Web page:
Ginza – Enjoy Delicious Chinese Creations at EXITMELSA’s Chinese Dining Mitora
One of Japan’s most famous female chefs, Miyuki Igarashi, opened this creative Chinese restaurant in Ginza’s EXITMELSA building in February 2017.
The restaurant offers an abundance of vegetable-based dishes overflowing with originality. Let’s get right in to the introduction!
The Great Value Lunch Course is Recommended
- Lunch Course 3,800 yen (tax excl., 10% service fee applied separately).
- The lunch course includes assorted appetizers, dim sum, shark fin soup, noodles or rice, and dessert.
Incidentally, if you were to order all the components of the lunch course separately, they would cost upward of 5,000 yen.
An Assortment of 6 Appetizers
There were 6 elaborate appetizers, including shrimp surimi wrapped in fava bean bread, smoked octopus, Shaoxing wine pickled firefly squid, and century egg tofu.
In particular, I thought that the smoked octopus had a strong fragrance to it. After tasting the other appetizers, I decided that it would be best to eat the octopus last.
Gomoku shumai came out as the dim sum course.
The shumai was so big that I couldn’t eat it all in one bite. The wrapping is fried tofu rather than the typical dumpling wrapper.
It was deliciously packed with the flavors of meat and vegetables!
Sakura Shrimp Pudding Sauce Over Shark Fin
A rich pudding-like soup is served over carefully cooked shark fin.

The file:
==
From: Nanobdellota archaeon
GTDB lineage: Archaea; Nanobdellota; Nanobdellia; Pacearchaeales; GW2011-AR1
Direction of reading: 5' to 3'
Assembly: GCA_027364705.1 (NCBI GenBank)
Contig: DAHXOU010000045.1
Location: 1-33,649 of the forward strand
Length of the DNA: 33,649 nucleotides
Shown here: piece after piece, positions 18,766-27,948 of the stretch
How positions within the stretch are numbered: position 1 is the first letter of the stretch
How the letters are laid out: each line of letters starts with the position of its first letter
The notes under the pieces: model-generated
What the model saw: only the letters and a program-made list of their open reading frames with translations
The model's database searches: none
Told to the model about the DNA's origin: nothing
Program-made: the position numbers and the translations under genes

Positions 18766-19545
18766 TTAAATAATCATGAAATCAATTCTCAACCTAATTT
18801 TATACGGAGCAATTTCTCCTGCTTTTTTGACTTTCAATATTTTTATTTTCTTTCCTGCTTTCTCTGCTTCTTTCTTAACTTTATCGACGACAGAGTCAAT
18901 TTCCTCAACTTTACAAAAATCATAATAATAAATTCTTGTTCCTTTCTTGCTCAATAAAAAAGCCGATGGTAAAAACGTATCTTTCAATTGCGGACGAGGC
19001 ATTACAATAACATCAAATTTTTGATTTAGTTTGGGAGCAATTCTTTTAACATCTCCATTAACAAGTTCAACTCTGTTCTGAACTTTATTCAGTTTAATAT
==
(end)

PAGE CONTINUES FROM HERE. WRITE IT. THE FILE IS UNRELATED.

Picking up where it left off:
The crunchy texture of the shark fin was amazing.
Seafood Rice with Greens
You can choose your main course from a selection of about 10 items on the noodles and rice menu.
The seafood rice with greens that I chose was packed with ingredients like vegetables, squid, and octopus. It also had a great spicy seasoning to it.
You can also choose your dessert, so I chose their most popular one, almond jelly.
It’s an authentic version, made with ground apricot seeds.
I Also Recommend the “Piririn Noodles” Off the À La Carte Menu!
Below is my lunch from another day’s visit.
I was also intrigued by the “common orient clam noodles” on their signboard menu, but I wanted to try something spicy, so I ordered their “piririn noodles.”
The lunch a la carte dishes come with an appetizer.
This was a salad of Szechuan pickles and cabbage.
The piririn noodles are a slightly spicy noodle dish using house-made la yu chili oil and black vinegar.
Even among the spiciness, in the first bite you can still taste sweetness and the acidity of the tomato.
The noodles are thin, like soumen noodles, and they’re so slippery that they go down easy.
It also has gently simmered braised pork belly in it.
Chef Igarashi’s creative Chinese dishes are delicately seasoned, as you’d expect from a female chef.
They’re like a middle ground between Chinese and Japanese cuisine.
Her dishes are very original, but they also wonderfully bring out the deliciousness of each of the ingredients.
It was a lovely restaurant, and I’d love to visit again to try some more dishes!